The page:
We were particularly disappointed at Rex Knight’s response to our demand for UCL to ensure no redundancies. His dismissive manner accurately reflected the administration’s hostile position on this matter. Our demand on this point is centred on fairness and prescribes the following: that UCL guarantees that funding cuts will not result in compulsory redundancies for any permanent academic or support staff. In addition, we demand that UCL fully implements the UCU national policy on the treatment of fixed term staff with regard to redundancy avoidance.
It was stated that UCL has no “policy” on outsourcing. We acknowledge this, but such a response simply skirts around the issues at hand. There is an ongoing and strong trend at UCL to outsource services and staff – this is plain to see. Rex Knight implies this happens for two principle reasons: first, that it saves costs; second, that it is more efficient. This is economically illogical. The duplication of management structures and the redirection of funding to the additional overheads of hosted subcontractors is clearly wasteful. Cost-efficiency must never be prioritised above the lives of those we depend on if workers are to receive any semblance of good working conditions. It is especially obscene that a rhetorically “progressive” institution like UCL would do this.
In his meeting with us, Rex Knight referred to photocopying paper as an example of something which could not be brought back in-house. People are not sheets of paper. All domestic and ancillary services performed at UCL are self-evidently core functions of this university – hence their daily operation on campus. These staff, and all staff currently undergoing re-structuring, must be retained and brought back into direct employment by UCL, where workers’ rights are better respected than in the private sector.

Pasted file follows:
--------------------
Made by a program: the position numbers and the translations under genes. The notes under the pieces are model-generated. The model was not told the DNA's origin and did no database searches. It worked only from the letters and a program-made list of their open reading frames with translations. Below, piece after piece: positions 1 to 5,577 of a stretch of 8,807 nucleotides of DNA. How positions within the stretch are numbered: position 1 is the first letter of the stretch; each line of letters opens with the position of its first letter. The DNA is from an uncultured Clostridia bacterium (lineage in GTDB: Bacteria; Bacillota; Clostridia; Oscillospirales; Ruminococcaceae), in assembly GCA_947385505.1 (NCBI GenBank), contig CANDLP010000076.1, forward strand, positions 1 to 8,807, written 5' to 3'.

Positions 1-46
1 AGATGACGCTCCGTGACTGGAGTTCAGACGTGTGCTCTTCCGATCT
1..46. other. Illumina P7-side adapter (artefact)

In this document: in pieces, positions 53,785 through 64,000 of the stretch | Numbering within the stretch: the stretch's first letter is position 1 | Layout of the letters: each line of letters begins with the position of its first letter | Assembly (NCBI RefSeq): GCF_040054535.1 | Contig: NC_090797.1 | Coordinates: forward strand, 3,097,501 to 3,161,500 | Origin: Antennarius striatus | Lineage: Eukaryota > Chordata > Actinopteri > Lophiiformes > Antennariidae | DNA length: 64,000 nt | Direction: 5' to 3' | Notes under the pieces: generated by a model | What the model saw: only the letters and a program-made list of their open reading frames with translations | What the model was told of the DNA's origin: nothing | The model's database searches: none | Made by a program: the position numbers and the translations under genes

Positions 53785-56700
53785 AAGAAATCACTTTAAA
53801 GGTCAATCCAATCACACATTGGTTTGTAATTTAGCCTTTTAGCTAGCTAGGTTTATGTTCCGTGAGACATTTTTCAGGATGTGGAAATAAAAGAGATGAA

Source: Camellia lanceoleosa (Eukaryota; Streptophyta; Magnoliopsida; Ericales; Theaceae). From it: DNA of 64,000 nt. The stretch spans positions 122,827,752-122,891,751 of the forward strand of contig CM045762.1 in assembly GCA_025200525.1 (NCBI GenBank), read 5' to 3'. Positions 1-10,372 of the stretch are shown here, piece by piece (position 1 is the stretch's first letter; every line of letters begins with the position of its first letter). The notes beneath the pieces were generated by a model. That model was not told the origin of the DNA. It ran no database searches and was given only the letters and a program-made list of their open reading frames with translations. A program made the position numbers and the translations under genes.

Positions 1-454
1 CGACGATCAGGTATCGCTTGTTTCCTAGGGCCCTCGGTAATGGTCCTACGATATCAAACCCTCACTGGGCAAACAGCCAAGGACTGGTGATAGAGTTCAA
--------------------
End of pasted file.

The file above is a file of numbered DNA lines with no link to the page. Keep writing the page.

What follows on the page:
London Living Wage
It is in the name of these workers’ rights that we re-assert our demand for the immediate and full implementation of the London Living Wage package (inter alia £7.85 per hour, pension rights, overtime pay) with no cuts to jobs or hours. We acknowledge and appreciate that UCL has committed to meeting with the UCL Living Wage Campaign to propose devised plans for implementation of the wage rate. However, this is in itself still insufficient. We reject as false the notion that UCL cannot afford the London Living Wage, given that it is running a significant budgetary surplus. We therefore feel fully justified in re-iterating our demand: implement the full wage rate and minimal terms and conditions of employment immediately. This is the UCL LWC’s ultimate demand too. We act not in spite of the campaign but in support of it. It is wholly reasonable to demand that workers on our campus are treated with dignity; it is irresponsible not to call for this. We will not stop short of full satisfaction of this demand.
We find the dismissive attitude of UCL management towards the aims and demands of this occupation frankly inexplicable. The fight against cuts to education is the fight for the future of UCL. It reflects the fight for the future of university education. This fight is for better access to education, better quality in university teaching, and the welfare of staff and students in both the academic and administrative spheres of the university. If universities are run wholly on the basis of tight efficiency and profit margins, they will lose sight of their core purpose: education is a social good and a right, for which generations have fought – not a commodity.
For UCL to take a stand against government cuts would be a significant step in the campaign to secure the future of UCL and university education in general. It would be a move that strengthens UCL’s position, not only amongst staff and students here but on a global level. The eye of the media has fixed its firm gaze on this and other occupations across the country; from China to America, Poland to here in Britain, we have seen numerous media outlets wishing to report on our occupation, our causes and our aims. If UCL wishes to become a global university, as it purports to be, it must set an example here. We demand that UCL fight to support us, just as we fight to defend it.
The evasive tactics of Rex Knight accurately reflect this administration’s total unwillingness to engage on these issues. UCL has repeatedly given precedence to money over the welfare of students and staff. College management has refused to even debate this position. We welcome a dialogue with UCL, and again invite Malcolm Grant to debate these issues with us.